ID cards bill finally passed

ID cards bill finally passed

Compromise reached on issue of when cards automatically issued

The government's controversial identity cards legislation has become law in a face-saving compromise between the House of Commons and the House of Lords.

Plans for passport renewals to be automatically issued with an ID card from 2008 have now been shelved until after the next general election.

Under the compromise, labeled 'sensible and acceptable' by Home Secretary Charles Clarke, those applying for a passport before January 2010 will be able to opt out of having a card, although their details will be entered into the new national database.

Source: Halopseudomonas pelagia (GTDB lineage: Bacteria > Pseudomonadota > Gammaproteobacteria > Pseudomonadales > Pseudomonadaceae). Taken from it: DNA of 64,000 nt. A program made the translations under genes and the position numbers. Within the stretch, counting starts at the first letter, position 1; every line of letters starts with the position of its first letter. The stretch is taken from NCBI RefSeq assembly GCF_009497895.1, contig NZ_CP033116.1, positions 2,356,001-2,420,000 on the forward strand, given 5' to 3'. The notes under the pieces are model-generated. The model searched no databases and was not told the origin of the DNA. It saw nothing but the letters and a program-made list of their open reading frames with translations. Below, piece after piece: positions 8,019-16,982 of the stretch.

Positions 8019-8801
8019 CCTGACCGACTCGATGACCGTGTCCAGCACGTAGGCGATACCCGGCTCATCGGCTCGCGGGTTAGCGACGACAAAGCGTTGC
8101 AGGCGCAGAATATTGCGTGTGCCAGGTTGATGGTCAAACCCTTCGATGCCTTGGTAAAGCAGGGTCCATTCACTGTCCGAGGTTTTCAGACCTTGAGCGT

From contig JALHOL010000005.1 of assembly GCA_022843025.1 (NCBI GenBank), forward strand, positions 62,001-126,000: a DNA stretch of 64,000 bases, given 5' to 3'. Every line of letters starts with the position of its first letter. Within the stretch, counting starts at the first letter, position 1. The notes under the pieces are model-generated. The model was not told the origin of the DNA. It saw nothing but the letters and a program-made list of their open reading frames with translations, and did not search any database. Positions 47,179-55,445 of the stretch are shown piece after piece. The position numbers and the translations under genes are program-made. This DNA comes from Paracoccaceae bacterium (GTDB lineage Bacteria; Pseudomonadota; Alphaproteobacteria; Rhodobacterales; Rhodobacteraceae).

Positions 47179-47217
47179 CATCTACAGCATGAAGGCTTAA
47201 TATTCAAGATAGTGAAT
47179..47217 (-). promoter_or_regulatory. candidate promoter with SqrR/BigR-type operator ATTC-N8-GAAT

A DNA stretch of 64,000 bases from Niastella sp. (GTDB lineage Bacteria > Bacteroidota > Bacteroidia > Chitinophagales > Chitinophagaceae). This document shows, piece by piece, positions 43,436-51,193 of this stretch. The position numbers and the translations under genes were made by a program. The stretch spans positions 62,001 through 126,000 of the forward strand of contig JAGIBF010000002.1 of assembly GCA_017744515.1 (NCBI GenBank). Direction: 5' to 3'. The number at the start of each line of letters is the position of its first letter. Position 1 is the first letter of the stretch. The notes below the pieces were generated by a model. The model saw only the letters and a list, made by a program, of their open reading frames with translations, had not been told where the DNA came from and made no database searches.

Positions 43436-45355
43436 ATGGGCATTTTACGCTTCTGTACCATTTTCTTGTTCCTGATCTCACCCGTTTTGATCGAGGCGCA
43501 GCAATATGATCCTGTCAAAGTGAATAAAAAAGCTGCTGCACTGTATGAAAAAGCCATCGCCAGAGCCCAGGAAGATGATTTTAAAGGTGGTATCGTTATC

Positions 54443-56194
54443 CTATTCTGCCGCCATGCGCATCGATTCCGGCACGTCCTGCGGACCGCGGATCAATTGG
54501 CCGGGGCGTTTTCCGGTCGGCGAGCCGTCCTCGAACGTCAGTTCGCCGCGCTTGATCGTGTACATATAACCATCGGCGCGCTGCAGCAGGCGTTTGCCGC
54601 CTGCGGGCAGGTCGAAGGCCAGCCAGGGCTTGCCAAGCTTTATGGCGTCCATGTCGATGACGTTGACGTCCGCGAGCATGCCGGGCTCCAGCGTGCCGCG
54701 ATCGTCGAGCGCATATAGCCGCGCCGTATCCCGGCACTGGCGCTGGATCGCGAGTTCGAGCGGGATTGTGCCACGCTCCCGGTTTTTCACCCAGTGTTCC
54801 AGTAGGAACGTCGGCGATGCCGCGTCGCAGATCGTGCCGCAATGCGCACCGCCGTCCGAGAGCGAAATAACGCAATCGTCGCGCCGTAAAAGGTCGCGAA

The deal ended a marathon 'ping-pong' session in which the Labour dominated Commons repeatedly pushed proposals forward only to see them rejected by a coalition of rebel Labour peers and Tory, Liberal Democrat and independent Lords.

But Clarke said later those who opted out would be 'foolish' because he did not expect they would be offered a lower charge.

Crossbencher Lord Armstrong of Illminster said he regretted the government were not willing to break the link between issuing a passport and registering on the database as well and said he would have preferred a later deadline.

Once the bill receives Royal Assent the technology procurement for the scheme will start.